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Pundits and Dilettantes Pontificate on Latin American Coups
email this pageprint this pageemail usJerry Brewer -
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October 06, 2010

A perplexing theme continues to emerge as a myriad of pundits, mainstream media and worldwide bloggers weigh in on the nuts and bolts of insurrection, revolt, protest and a coup d’état. Yet the recent and past events in Ecuador, Honduras and Venezuela are clear distinctions to those that can actually separate fact from fiction.

One such coup is a “Guardian" coup d’état. In this scenario the leaders portray their motives and acts as “temporary and unfortunate necessities.” The alleged aim of such a coup is generally to improve public order while ending corruption and increasing efficiency. No fundamental power structure is usually changed.

A traditional or “Breakthrough” coup d’état is usually one in which a revolutionary army takes and overthrows a traditional government and “creates a new bureaucratic elite.” This was clearly demonstrated by a career military officer by the name of Hugo Chávez Frias in 1992, in Venezuela, as he unsuccessfully attempted to remove President Carlos Andres Perez. This coup was precipitated after the Perez government cut social spending under guidance of the International Monetary Fund.

The Perez administration sought to restore fiscal stability to Venezuela’s ailing economy by also curtailing social spending. Venezuela’s poor revolted. Hugo Chávez seized the opportunity to be portrayed as a hero to the poor who would bring prosperity, and on February 4, 1992 five army units under Chávez's command rode forcefully into urban Caracas. Their mission — to assault and take control of key military installations, including the presidential palace. Chávez's plan was to intercept and take custody of Pérez as he returned from a trip overseas.

Chávez supporters were unable to broadcast their prerecorded tapes on the national airwaves, in which “Chávez planned to issue a general call for a mass civilian uprising against Pérez.” As Chávez’s coup unfolded, Pérez eluded capture. The dead included 14 soldiers, plus 50 soldiers and some 80 civilians were wounded.

Chávez’s rebel forces in parts of Venezuela did take control of several large cities such as Maracaibo, Valencia, and Maracay. However, the Chávez forces failed to take Caracas.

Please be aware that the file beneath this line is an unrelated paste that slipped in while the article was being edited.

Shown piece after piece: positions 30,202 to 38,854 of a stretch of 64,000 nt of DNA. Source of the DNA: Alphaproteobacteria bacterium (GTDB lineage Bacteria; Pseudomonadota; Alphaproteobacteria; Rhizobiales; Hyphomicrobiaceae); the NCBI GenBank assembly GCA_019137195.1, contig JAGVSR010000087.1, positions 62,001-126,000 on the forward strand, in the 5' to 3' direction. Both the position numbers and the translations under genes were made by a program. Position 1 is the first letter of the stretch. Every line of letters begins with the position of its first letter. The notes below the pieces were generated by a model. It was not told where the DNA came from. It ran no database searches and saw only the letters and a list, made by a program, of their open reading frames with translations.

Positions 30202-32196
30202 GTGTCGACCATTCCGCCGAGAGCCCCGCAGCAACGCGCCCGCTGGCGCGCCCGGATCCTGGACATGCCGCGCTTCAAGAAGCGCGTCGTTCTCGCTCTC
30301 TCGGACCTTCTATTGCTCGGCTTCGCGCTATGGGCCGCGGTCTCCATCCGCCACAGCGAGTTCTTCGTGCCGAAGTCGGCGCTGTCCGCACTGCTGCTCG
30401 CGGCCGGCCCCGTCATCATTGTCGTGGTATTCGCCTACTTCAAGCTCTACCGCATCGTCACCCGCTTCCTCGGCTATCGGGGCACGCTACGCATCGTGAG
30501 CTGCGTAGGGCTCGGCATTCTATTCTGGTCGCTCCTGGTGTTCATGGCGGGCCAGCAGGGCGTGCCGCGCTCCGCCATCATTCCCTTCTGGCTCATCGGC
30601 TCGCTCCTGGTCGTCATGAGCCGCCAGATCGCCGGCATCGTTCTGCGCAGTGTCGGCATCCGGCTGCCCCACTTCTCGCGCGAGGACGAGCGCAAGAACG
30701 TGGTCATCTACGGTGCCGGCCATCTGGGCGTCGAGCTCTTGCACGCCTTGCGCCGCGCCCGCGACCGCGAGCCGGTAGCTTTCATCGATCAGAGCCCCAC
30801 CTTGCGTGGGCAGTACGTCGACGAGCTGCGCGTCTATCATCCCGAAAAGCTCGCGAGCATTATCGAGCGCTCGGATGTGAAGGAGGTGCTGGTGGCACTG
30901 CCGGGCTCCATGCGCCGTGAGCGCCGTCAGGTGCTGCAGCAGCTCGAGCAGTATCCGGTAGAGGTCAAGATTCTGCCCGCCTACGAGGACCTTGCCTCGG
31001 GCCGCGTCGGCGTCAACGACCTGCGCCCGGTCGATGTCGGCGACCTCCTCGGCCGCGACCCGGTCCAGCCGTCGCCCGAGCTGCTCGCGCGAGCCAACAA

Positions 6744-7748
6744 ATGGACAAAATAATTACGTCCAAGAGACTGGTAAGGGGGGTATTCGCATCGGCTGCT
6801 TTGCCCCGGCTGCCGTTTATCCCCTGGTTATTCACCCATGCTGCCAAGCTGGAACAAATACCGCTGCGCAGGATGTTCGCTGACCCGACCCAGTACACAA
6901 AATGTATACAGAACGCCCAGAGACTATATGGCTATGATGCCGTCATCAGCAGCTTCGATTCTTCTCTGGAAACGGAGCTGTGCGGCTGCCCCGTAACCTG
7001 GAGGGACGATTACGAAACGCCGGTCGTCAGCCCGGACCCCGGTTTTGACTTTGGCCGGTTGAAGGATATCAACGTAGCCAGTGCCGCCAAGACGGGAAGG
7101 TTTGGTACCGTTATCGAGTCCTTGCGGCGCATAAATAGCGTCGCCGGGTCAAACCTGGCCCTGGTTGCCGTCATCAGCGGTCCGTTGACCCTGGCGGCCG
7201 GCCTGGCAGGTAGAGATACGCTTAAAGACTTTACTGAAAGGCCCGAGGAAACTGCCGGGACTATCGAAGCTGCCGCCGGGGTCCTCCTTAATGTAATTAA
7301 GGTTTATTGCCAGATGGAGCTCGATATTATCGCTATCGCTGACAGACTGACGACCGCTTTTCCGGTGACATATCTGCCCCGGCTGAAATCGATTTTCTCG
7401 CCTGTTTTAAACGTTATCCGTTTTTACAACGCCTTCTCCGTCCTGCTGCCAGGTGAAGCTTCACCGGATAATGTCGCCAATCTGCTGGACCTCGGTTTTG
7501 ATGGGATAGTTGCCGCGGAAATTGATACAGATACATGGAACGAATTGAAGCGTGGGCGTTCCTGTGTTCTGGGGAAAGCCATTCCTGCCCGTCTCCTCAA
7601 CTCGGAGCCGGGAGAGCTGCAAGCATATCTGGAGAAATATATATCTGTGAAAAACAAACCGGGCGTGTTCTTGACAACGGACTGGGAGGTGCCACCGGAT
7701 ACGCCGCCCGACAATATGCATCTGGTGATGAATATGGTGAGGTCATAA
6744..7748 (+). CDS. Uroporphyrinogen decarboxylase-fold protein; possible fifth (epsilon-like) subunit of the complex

Chávez gave himself up and called for the remaining rebel forces to cease fire and other hostilities. Chávez’s parting statement was that he had only failed "por ahora" (for now).

On April 11, 2002 a coup attempt took place in Venezuela against President Hugo Chávez. Chávez was detained by the military. The pro-Chávez Presidential Guard eventually “retook the presidential palace,” and Chávez was reinstalled. Venezuelan Air Force Colonel Pedro Soto, and Captain Pedro Rivero of the National Reserve, had previously led a rally protesting the Chávez government's “undemocratic and authoritarian practices.”

An alleged coup of a different color emerged on the morning of June 28, 2009 in Honduras. Was the removal of Honduran President Manuel Zelaya an illegal coup, or an action of real democracy?

Zelaya was accused of violating his nation's Constitution by sponsoring a referendum that was ruled illegal by the Honduran Supreme Court. This, an action to eliminate term barriers to reelection as other leftist Latin American leaders had recently done. Honduran officials were quick to fly Zelaya into exile on the orders of the Supreme Court. Roberto Micheletti was then sworn in as de facto president by the National Congress, to a term that would end in January 2010. Micheletti was previously the President of the National Congress, since 1982.

Was this a removal aided and abetted by the military assuming extra-constitutional powers?

The fact is that Zelaya was removed from office “with the backing of Congress and the Supreme Court.” This action, by the Republic of Honduras government, was via a viable Constitution that had censured Zelaya, forcing him to stop acts that were “considered illegal under the Constitution.” Zelaya’s persistence, shown in ordering the military to help him, subsequently demonstrated a democratic refusal by generals to comply with his order, as did his eventual removal.

Quick to respond and come to the aid of Zelaya was Venezuela’s Chávez, who is described as Zelaya’s “top ally.” Chávez called for military intervention by the United Nations if the Honduran government shows any aggression toward Zelaya. President Rafael Correa of Ecuador, an ardent supporter of Chávez, offered his assistance to accompany Zelaya back to Honduras.

Recent knee-jerk accounts by some, regarding Ecuador’s “coup attempt” last week, criticized the U.S. response as “ill-advised hesitation (and) particularly damaging to the democratic legitimacy of U.S. policy in light of its pitiful performance with respect to Honduras last year, when it frustrated the democratic process by settling for an unsatisfactory compromise that did not return the ousted Zelaya to power” (Council on Hemispheric Affairs, 9/30/10).

Yet Honduras has, in fact, invited the ousted President Zelaya — who has been living in the Dominican Republic — to return and be tried.

Jerry Brewer is C.E.O. of Criminal Justice International Associates, a global threat mitigation firm headquartered in northern Virginia. His website is located at

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